Young Environmental Volunteers are Honored

Up a Tree

(Photo by Robert Barossi)

by Robert Barossi

The end of the year is a time for looking back at all the work that’s been done over the previous 365 days. It’s a time for assessing all of the achievements and successes that have taken place. And a time for recognizing some of the people who have been especially dedicated and determined in their efforts over the past year, who have consistently done impressive or inspiring work. This story out of New Jersey, about a group of environmental volunteers who were recognized, does all of that but it also does something else important at this time of year. It points to the future. These volunteers happen to be middle school students from the Williamstown Middle School Environmental Club, young men and women who are the future of our planet. They are the ones who will inherit it from us and will be charged with protecting and preserving it and every species on it. Looking ahead, we can and must hope that they continue to be passionate about the environment as they become adults and continue the kind of inspiring work they’ve done over the past year.

Year’s End and Another Great Volunteer Story

IMG_0504(photo by Robert Barossi)

by Robert Barossi

Looking back, it’s hard to believe that it’s been over a year since I started this blog. In October of 2013, I published my first post, a bit of an introduction to the blog and what I hoped it would achieve. Since then, it has achieved everything that I hoped it would and more. My sincere appreciation and gratitude goes out to everyone who has visited this blog, read a post, favorited or commented on a post, or shared a post on social media sites like Twitter and Facebook. My goal was to spread the word about environmental volunteers and we have all done that, everyone of us who has read this blog. If one single person has read a post on this blog and then gone out and volunteered in their own community, then this blog has done exactly what I intended. If this blog has inspired one person to volunteer for our planet and it’s  preservation or protection, then all this work has been worth it. Of course, the work isn’t done. I am going into 2015 just as dedicated to this blog and book about environmental volunteers as ever. The eBook publishing process is well on its way and hopefully Being Where You Are will soon be available to download and read. I invite you to also go back an read previous posts and check out all of the inspiring stories that have been included here. They are all pretty amazing and every volunteer involved deserves our thanks and appreciation.

I’m also going into 2015 with a renewed interest in posting fascinating and unique environmental volunteer stories on this blog. There will, of course, be more stories of river cleanups and trail maintenance and water quality monitoring, all of the tasks that volunteers perform every day, in numerous places. I will also endeavor to find more stories that may be a little outside of the box, in terms of volunteers impacting our natural environment. One example is this great story about the Iowa City Bike Library, and the volunteers who work there. I love the concept of a bike library, where people can rent or borrow bikes, eventually giving up their rental deposit and taking ownership of the bike if they want. It helps to encourage people to ride bikes, rather than driving cars, and it keeps old bikes out of landfills for a while longer. Both of those can and will be beneficial for the local natural environment. While these volunteers may not be doing down-and-dirty work, deep in the wilderness, their work is absolutely having a positive environmental impact.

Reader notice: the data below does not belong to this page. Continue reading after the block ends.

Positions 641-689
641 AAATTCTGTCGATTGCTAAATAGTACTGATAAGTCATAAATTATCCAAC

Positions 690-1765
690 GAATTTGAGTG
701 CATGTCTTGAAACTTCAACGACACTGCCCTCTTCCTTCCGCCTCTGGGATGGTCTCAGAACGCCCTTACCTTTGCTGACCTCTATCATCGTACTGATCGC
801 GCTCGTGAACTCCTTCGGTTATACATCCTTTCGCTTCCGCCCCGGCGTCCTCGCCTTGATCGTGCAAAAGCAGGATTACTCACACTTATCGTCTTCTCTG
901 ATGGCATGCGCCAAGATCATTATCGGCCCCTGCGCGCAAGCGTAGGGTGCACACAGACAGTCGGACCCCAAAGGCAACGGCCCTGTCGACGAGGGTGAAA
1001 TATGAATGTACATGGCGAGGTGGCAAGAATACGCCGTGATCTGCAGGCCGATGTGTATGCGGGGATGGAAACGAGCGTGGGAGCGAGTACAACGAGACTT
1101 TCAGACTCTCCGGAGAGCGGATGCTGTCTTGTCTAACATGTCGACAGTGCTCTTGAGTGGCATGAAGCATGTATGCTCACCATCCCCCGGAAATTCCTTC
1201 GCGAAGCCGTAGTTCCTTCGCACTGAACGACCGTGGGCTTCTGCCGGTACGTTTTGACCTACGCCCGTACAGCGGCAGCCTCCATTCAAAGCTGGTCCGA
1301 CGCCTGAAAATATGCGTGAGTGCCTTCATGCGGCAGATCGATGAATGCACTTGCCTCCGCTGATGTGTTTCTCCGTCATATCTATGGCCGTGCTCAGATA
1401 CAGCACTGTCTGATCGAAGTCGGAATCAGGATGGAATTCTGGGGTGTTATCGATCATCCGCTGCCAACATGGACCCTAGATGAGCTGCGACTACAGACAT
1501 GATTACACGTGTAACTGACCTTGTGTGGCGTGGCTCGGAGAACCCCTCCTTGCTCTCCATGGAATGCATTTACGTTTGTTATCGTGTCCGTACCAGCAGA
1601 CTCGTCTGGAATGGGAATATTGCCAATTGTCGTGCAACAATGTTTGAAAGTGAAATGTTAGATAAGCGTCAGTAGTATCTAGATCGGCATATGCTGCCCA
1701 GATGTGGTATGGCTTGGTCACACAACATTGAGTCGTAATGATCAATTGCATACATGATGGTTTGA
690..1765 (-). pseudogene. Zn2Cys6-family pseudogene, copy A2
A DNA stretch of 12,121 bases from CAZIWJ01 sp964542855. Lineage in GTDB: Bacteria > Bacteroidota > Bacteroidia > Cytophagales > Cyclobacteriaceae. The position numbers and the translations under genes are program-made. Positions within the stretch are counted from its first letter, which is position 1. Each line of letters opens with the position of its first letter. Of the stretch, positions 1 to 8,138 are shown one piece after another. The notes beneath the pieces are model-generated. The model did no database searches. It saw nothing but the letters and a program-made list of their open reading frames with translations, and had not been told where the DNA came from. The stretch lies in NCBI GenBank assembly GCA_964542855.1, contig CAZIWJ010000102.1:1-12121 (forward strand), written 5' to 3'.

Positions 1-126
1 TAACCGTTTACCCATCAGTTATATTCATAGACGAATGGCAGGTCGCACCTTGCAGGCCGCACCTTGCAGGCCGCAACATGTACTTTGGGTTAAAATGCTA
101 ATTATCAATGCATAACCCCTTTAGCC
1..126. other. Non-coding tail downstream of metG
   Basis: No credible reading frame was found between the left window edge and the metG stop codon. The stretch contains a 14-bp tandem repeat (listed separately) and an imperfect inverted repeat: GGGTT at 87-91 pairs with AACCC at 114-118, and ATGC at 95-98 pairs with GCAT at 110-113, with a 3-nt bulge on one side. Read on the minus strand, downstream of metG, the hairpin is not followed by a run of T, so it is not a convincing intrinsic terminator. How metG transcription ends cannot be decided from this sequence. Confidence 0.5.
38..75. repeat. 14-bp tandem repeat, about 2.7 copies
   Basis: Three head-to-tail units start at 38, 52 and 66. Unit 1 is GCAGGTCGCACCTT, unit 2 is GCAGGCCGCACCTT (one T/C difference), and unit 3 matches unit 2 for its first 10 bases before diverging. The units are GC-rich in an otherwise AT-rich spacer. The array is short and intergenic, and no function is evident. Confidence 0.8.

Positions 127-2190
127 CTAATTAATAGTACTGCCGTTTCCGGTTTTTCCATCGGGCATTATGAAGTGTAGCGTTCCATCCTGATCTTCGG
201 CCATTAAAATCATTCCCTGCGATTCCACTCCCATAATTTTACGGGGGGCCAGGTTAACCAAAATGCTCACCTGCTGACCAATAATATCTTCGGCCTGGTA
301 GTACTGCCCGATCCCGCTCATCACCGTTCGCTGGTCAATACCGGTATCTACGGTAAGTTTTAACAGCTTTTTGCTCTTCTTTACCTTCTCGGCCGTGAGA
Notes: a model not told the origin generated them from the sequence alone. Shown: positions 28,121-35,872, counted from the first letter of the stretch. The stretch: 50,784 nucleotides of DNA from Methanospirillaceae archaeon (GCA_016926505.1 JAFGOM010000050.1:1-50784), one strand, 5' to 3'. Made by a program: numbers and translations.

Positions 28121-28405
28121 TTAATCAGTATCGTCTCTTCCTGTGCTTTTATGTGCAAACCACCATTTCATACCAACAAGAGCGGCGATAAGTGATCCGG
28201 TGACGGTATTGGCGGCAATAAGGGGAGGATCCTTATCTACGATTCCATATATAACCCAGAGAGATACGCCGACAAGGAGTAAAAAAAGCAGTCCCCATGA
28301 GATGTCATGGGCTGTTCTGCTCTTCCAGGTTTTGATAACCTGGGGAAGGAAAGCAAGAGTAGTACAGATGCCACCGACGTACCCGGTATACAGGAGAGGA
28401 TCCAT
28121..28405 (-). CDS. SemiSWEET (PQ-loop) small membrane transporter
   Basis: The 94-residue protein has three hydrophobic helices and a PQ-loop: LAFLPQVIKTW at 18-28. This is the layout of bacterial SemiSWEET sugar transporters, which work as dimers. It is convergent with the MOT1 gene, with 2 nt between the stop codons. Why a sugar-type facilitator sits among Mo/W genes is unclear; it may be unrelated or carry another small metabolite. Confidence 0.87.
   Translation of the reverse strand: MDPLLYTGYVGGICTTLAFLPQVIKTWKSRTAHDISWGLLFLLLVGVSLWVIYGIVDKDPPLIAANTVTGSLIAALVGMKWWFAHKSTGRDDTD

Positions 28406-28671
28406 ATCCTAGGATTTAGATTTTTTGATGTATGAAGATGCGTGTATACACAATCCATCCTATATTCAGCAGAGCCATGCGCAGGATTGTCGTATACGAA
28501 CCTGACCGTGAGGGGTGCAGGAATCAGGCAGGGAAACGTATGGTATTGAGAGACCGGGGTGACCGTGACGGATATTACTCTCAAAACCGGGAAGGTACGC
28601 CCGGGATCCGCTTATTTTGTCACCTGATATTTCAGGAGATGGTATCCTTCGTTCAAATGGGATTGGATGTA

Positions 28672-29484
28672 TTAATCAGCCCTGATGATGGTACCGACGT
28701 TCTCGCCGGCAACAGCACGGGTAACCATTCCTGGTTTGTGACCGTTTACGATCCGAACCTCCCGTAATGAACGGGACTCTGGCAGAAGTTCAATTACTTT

Check out the Bike Library’s blog to read more about what they do and similar community bike programs in the area.

Birds in the City

ID-100224232(Photo by porbital, courtesy of

by Robert Barossi

To say that humans have completely changed the natural landscape of this planet might be the most obvious statement ever made. In every corner of the globe, in a million different ways, humans have irrevocably altered the habitats of numerous animal species. One of the most devastating changes, in terms of wildlife and their survival, has been the rise of massive cities and metropolitan areas. These urban landscapes have created an entirely new universe for animals to deal with and survive in. In one major metropolitan area, the city of Chicago, there is a group of volunteers doing everything they can to help some of our animal kingdom neighbors.

Dedicated members of the all-volunteer Chicago Bird Collision Monitors are on the streets of Chicago every day, looking for injured birds. According to their website, “Our teams spend the early morning hours recovering these birds to save the injured and document the fatalities that have occurred.” CBCM’s inspiring work provides help to many of the birds who are simply living their natural life in the confusing and dangerous world of the city skyline. The group also provides invaluable information to other people who are interested in helping our feathered friends.

Running Down a Dream


(Photo by Robert Barossi)

by Robert Barossi

Trail maintenance is one of the most common tasks practiced by environmental volunteers. Everywhere there are trails through the wilderness, there is likely an environmental organization or community organization that maintains those trails. And most of that work is likely performed by volunteers, who go out and cut down branches, remove fallen trees, fix water bars and keep the trail safe and accessible. Volunteers get involved in this kind of work for many reasons. For example, one volunteer I met was a passionate bike rider. He loved to ride through the wilderness and was part of a mountain biking group that did a lot of trail maintenance. He had even taken some classes to become a “Trail Boss.” He was passionate about wanting to make sure that the public had access to those trails and wanting the public to know that mountain bikers were out there protecting the trails, and nature, not destroying them.